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(Photo by Nick Fewings on Unsplash)

 By Mona Savino & Thomas Smith, III


An engineer receives a request from a client to review a set of plans prepared by another engineering firm and, if approved, to sign and seal the plans. The engineer reviews the plans, checks all of the calculations, and determines that they are accurate. He then signs the plans and affixes his seal to them.


Is this a violation of ASCE's Code of Ethics? According to the guidelines to practice pertaining to canon 2, category (c) reads as follows: "Engineers shall not affix their signatures or seals to any engineering plan or document dealing with subject matter in which they lack competence by virtue of education or experience or to any such plan or document not reviewed or prepared under their supervisory control."


ASCE's Committee on Professional Conduct (CPC)-the body responsible for investigating ethics complaints against ASCE members and recommending sanctions, when appropriate, to the Board of Direction and the Executive Committee-determined, following an investigation of the facts, that the engineer did not violate ASCE's code. This decision was based on the fact that the engineer carefully checked all of the calculations and did not claim that the original drawings were his.

At first glance, this appears to be a very straightforward matter. However, there are other factors involved in this particular case. This engineer was, in fact, found to be in violation of the rules promulgated by his state licensing board before the case was ever brought before the CPC. Although he was not in violation of ASCE's code, he was in violation of the rules of his state licensing board, which in this instance are more restrictive than ASCE's code. In the state where this engineer practices, the state code allows an engineer to seal a document only when he or she has directly prepared the document or supervised its preparation. The fact that the engineer had checked all of the calculations before sealing the plans was not a factor for the licensing board. The determinative fact was that he had neither prepared the plans himself nor supervised their preparation.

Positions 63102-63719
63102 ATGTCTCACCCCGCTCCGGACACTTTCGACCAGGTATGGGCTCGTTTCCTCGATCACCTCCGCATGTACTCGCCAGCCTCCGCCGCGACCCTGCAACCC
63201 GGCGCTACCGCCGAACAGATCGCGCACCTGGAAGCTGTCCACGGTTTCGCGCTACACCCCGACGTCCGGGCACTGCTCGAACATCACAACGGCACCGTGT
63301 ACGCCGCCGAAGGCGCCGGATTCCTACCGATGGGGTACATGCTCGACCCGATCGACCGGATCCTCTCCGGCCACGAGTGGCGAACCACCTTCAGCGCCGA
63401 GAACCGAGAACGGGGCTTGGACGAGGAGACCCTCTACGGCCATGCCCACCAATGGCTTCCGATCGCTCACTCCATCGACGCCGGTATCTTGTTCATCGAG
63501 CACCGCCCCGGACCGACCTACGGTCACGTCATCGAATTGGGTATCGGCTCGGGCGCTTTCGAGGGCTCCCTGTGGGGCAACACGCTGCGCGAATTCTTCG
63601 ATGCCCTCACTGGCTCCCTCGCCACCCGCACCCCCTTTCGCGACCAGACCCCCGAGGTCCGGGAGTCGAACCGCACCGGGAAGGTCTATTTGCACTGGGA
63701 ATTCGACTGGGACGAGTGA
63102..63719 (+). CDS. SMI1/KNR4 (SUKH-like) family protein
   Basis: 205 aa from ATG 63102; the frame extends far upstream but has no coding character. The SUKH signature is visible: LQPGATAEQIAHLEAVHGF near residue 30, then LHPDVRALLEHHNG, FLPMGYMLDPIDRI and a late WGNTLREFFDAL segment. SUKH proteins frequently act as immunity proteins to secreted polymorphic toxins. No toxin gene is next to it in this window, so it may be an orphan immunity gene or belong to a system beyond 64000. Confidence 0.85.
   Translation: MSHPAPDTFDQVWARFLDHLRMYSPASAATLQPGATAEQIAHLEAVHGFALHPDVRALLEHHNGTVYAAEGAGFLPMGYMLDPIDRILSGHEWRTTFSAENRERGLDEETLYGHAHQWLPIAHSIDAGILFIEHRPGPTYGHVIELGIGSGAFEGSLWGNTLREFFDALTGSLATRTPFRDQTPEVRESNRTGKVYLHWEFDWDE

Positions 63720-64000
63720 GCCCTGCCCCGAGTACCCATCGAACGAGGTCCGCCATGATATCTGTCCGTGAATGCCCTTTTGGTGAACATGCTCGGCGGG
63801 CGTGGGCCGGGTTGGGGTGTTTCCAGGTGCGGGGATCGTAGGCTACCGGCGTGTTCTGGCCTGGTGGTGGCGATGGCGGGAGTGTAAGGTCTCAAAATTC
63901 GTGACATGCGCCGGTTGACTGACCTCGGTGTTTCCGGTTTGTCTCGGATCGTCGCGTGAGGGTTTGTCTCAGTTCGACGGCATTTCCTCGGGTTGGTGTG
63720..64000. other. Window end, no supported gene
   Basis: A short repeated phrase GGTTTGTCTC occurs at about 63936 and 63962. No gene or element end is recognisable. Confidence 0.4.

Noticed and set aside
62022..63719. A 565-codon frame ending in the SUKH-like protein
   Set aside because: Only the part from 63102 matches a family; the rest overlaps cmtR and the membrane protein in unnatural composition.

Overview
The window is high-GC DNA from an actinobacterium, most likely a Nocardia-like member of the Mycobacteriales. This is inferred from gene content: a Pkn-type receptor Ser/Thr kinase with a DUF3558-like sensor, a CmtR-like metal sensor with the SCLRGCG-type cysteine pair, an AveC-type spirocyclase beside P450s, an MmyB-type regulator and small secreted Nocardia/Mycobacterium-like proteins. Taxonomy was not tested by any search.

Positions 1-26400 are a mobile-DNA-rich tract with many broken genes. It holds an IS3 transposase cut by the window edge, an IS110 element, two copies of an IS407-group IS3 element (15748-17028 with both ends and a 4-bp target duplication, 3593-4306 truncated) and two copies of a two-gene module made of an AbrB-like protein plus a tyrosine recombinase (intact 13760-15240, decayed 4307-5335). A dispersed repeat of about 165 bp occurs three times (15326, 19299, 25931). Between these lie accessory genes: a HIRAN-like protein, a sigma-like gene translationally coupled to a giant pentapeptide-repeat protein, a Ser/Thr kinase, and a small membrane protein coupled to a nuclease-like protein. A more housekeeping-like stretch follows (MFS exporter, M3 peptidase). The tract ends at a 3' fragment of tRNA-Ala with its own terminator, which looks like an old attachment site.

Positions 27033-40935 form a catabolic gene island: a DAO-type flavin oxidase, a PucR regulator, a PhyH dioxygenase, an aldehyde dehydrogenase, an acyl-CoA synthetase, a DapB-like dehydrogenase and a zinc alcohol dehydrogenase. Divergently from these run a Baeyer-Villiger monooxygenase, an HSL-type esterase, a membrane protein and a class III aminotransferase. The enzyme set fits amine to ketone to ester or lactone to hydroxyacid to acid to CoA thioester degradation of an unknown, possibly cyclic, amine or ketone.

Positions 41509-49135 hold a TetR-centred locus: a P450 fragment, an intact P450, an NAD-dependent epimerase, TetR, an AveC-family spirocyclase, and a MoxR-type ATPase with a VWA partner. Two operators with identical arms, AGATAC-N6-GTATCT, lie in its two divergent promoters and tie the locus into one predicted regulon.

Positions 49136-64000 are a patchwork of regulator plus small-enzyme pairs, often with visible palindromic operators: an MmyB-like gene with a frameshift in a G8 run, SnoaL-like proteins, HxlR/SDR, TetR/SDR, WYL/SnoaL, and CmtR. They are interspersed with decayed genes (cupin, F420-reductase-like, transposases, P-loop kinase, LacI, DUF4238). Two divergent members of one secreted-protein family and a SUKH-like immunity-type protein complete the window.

This case highlights a very important point: an ASCE member is always responsible for ensuring that he or she meets the requirements of both the ASCE Code of Ethics and the rules of his or her state licensing board.

This case also illustrates the benefits of using ASCE's ethics hotline. Recently, an engineer called in with almost exactly the same set of facts as in the above case. The only difference was that he had not yet sealed the documents and was considering whether to grant a client's request that he do so. After listening to the facts of the case, ASCE's counsel and the engineer reviewed the requirements of the Code of Ethics. In this case, as in the case detailed above, it is permissible for an engineer to affix his or her seal and signature after reviewing the plans even though he or she did not prepare the drawings.

ASCE counsel then advised the engineer to check with his state licensing requirements. Counsel and the engineer reviewed the rules posted on the state board's Web site and found that in this case, as in the earlier case, the state rules are more restrictive than ASCE's code. If the engineer had signed and sealed the documents without having prepared them himself or supervising the preparation, he could have been found in violation of the state licensing requirements.

As these cases illustrate, the issue of when it is permissible to affix your seal to a document is not always clear. Always check with your state licensing board and with ASCE on any issue that is not clear to you.

© ASCE, ASCE News, May, 2005